Apparently, I’m the weird one — because I love to write


Last week, we spent two days in Des Moines at Drake University for freshman orientation before my son attends in the fall. One of the sessions for parents and students involved learning about “the Drake curriculum” and its emphasis on critical thinking and preparation for an ever-changing future. The idea is to give students the skills to react when change occurs, to be prepared for it to happen, and even to anticipate it.

This, of course, is distinct from a curriculum that prepares a student for a profession — period. I was warmed by the presentation inasmuch as it focused on writing as a tool toward learning, mastering information and analyzing it. It forces students to consider a problem, how to approach it, what resources they require to address it and so on.

The professor, Jennifer McCrickerd, was an engaging speaker, somewhat self-effacing, with a good sense of humor. At one point, in her discussion of writing, she noted how much she hates to write. And she observed that, if we’re all honest, everyone hates to write. She went on, as I tweeted at the time:

I understand her point. Few people get how difficult writing is. Facing a blank screen can be daunting. Finding the right words in the right order. Revising. Just collecting the material can be draining. Even as I write this, I’m struggling to find precisely the right vocabulary words to convey some of the ideas I’m trying to express.

Organizing what might be a vast collection of information into something conversational, concise, logical and even eloquent is not something just anyone can do.

My heavens, I love to write. So I’m happy to be the weird one.

(Image courtesy of shira gal, via Flickr, under Creative Commons license.)

The economy of nice


In the two weeks since launching Greentree MediaWorks, my independent media consulting business, you might imagine that I have been networking like crazy to meet people and make connections.

To a person, every single one I’ve met has been gracious and helpful, eager to offer ideas about more people to talk to, advice about getting the business up and running and, amazingly, some have even had some work to throw my way.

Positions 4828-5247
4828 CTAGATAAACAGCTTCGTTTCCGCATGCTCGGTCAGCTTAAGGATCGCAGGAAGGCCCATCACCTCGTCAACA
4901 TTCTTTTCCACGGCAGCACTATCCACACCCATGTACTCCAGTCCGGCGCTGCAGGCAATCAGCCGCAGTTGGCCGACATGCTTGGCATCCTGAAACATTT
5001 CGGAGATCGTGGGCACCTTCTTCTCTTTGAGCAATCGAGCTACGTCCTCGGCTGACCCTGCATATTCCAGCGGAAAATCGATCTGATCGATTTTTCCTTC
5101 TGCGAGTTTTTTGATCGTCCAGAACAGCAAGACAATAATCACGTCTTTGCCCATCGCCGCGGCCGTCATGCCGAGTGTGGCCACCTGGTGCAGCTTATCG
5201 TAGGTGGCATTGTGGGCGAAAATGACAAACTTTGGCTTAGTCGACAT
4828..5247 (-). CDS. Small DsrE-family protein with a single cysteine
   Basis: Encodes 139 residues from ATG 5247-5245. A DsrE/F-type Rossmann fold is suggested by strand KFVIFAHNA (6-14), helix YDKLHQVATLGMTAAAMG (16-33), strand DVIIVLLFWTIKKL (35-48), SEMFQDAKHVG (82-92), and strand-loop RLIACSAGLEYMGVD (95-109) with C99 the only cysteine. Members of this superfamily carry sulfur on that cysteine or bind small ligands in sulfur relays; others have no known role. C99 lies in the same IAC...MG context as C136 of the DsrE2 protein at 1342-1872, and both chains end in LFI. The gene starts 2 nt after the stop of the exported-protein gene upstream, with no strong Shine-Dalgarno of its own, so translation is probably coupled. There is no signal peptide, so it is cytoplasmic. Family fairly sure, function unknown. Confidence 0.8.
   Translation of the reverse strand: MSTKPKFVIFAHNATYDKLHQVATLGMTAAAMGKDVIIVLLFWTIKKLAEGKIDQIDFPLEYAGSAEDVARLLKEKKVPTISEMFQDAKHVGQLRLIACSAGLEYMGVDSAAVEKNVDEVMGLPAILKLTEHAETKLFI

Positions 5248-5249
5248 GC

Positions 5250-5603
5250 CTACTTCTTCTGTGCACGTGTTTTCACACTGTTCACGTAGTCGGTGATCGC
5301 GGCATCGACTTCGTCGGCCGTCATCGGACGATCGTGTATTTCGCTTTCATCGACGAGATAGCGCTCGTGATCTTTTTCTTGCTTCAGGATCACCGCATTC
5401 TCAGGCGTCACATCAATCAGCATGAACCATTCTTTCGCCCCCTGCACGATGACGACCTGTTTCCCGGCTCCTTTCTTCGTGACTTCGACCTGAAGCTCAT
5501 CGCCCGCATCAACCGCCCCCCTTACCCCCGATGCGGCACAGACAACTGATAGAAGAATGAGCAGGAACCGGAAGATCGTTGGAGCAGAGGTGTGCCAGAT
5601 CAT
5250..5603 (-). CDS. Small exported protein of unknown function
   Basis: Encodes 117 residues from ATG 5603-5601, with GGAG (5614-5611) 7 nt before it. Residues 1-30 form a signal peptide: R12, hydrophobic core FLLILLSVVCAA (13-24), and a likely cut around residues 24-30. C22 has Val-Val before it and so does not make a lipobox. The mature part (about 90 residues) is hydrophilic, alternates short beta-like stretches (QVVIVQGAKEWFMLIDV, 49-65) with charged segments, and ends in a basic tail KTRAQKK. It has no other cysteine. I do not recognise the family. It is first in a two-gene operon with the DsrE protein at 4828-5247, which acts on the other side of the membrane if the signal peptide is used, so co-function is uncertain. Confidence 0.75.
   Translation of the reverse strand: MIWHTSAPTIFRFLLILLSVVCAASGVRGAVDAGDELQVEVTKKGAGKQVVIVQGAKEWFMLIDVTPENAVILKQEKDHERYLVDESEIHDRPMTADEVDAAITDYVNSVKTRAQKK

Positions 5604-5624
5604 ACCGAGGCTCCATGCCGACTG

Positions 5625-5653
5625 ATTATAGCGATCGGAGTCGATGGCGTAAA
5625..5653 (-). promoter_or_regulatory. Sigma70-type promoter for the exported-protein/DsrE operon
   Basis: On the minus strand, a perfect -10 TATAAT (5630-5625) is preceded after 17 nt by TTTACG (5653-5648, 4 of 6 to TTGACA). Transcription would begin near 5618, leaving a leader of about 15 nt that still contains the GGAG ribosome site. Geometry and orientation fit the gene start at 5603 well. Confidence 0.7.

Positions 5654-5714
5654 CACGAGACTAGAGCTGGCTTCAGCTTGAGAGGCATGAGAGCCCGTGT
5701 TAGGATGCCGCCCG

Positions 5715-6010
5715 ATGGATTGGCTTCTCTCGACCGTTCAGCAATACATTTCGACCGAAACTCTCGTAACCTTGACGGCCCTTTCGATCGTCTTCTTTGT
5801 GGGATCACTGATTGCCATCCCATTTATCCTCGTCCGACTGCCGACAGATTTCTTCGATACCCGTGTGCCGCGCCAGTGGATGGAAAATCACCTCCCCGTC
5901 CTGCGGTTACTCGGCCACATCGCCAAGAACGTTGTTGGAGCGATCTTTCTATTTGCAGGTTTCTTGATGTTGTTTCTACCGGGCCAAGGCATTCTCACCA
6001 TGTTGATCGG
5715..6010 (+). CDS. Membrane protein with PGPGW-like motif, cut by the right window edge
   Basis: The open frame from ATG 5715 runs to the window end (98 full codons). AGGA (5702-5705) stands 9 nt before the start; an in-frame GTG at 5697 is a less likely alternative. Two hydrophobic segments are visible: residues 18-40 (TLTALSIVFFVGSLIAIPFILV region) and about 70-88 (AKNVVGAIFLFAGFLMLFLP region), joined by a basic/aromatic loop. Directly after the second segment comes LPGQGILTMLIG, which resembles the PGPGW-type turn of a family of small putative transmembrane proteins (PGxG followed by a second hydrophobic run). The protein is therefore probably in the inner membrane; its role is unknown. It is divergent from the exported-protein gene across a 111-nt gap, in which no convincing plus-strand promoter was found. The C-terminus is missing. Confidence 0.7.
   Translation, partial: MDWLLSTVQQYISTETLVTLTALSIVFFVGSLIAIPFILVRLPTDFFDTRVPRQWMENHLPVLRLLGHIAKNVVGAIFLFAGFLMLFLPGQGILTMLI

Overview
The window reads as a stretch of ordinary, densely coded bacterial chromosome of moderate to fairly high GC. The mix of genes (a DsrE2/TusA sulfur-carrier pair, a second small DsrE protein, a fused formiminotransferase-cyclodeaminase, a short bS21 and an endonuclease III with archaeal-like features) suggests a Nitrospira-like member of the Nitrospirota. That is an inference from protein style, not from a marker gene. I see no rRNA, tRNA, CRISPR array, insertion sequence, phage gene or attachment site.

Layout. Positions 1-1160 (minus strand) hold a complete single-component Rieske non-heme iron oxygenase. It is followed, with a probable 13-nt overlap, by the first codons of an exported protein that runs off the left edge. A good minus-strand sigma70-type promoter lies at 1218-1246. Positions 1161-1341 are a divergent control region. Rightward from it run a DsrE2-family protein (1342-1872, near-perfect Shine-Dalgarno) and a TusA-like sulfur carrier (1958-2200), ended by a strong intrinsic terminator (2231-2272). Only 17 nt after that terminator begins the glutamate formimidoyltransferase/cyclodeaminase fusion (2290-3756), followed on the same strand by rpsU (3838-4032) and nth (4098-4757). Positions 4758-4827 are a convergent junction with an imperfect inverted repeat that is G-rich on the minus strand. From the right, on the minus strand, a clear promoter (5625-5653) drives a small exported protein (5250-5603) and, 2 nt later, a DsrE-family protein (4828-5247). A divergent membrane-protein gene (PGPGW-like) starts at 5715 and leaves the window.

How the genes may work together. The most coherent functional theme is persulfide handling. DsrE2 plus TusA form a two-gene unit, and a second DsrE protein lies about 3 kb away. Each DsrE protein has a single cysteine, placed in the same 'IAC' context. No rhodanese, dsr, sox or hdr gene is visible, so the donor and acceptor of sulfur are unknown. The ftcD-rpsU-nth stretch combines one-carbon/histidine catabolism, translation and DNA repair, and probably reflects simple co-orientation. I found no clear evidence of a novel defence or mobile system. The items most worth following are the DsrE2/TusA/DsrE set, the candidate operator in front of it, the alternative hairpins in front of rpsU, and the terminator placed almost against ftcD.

Not one person has declined to meet with me.

I have mentioned this to several of them in my conversations: How nice, welcoming and helpful everyone has been. That’s amazing to me because, basically — and everyone knows this — many of the people I’m talking to are already doing this. I’m asking for their assistance to set up shop and compete with them.

And if they’re not media/PR consultants, they are still being extremely generous as I try to extract information from their formidable brains.

I mentioned this to several of them — particularly the PR consultants. One of them noted that she had a number of people to thank for helping her get established. She’s happy to pay it forward in this way.

Maybe it’s a St. Louis thing. I don’t know. I’m just grateful that people here are looking to raise the tide for everyone. 

So, I’d just like to extend this thank you to all of the people who have agreed to meet with me since this chapter began in my life (and I have more who have said yes to meetings that haven’t happened yet).

(Image by Jeff Kubina via Flickr under Creative Commons license.)

Fun facts about St. Louis from Charlie Brennan

I enjoyed hearing KMOX’s Charlie Brennan today at the Community Service Public Relations Council luncheon in downtown Clayton. He’s promoting a book, “Amazing St. Louis,” and the longtime KMOX morning talk anchor has a lot to say about how cool he thinks St. Louis is.

Among some of the fun facts he talked about:

Jacques Chirac, the former French president, once operated a forklift for a company in St. Louis.

Missouri is the only state mentioned in all four big, epic Ken Burns documentaries: “Baseball,” “Jazz,” “The Civil War” and “Prohibition.”

While we all know Tums is made in downtown St. Louis, Brennan worked to get a plaque installed on the building to commemorate the fact that it’s the only place Tums are made. However, corporate executives wouldn’t have it. He says the company feared revealing that fact would attract terror threats.

Thanks for reading. And you’re welcome for that award-winning photo from the luncheon.